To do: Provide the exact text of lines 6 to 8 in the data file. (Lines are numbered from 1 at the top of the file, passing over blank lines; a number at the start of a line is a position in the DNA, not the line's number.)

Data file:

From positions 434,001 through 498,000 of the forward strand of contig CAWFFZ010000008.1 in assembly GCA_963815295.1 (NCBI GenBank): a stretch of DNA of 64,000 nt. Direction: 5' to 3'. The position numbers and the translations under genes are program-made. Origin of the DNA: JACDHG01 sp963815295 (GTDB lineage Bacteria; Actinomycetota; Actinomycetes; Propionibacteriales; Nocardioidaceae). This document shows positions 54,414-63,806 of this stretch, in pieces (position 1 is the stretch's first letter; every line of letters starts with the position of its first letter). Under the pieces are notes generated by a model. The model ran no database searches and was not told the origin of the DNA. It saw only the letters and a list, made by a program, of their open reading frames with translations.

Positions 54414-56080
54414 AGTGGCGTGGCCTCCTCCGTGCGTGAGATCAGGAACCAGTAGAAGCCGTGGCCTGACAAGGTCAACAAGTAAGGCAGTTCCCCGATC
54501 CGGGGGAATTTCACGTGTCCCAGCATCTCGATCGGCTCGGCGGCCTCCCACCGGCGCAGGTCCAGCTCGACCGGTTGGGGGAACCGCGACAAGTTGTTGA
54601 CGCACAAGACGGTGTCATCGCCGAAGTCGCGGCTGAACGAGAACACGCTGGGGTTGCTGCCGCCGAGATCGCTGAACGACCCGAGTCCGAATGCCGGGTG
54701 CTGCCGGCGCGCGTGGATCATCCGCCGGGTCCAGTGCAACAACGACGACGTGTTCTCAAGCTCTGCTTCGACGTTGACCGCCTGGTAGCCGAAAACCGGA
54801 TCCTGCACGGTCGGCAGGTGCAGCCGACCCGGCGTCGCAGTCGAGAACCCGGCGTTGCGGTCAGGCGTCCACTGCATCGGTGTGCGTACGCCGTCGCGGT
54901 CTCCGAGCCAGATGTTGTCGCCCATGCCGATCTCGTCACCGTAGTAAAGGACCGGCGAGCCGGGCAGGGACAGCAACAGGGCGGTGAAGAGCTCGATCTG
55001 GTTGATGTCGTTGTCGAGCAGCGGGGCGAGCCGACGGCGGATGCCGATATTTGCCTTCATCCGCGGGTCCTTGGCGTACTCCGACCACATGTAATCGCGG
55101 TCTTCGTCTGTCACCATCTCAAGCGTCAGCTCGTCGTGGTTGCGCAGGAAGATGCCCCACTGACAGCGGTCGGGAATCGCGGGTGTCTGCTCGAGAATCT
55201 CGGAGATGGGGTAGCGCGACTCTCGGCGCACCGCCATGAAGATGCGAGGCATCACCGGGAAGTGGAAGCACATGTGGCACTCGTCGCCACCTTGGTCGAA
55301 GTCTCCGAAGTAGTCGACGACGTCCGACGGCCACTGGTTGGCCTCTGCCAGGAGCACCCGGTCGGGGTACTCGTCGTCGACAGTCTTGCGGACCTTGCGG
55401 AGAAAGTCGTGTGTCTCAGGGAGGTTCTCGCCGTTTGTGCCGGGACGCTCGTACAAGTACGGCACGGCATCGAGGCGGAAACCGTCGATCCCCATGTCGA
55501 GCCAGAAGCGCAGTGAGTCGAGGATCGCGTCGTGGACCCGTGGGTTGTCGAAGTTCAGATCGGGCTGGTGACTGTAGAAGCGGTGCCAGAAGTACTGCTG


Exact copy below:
54701 CTGCCGGCGCGCGTGGATCATCCGCCGGGTCCAGTGCAACAACGACGACGTGTTCTCAAGCTCTGCTTCGACGTTGACCGCCTGGTAGCCGAAAACCGGA
54801 TCCTGCACGGTCGGCAGGTGCAGCCGACCCGGCGTCGCAGTCGAGAACCCGGCGTTGCGGTCAGGCGTCCACTGCATCGGTGTGCGTACGCCGTCGCGGT
54901 CTCCGAGCCAGATGTTGTCGCCCATGCCGATCTCGTCACCGTAGTAAAGGACCGGCGAGCCGGGCAGGGACAGCAACAGGGCGGTGAAGAGCTCGATCTG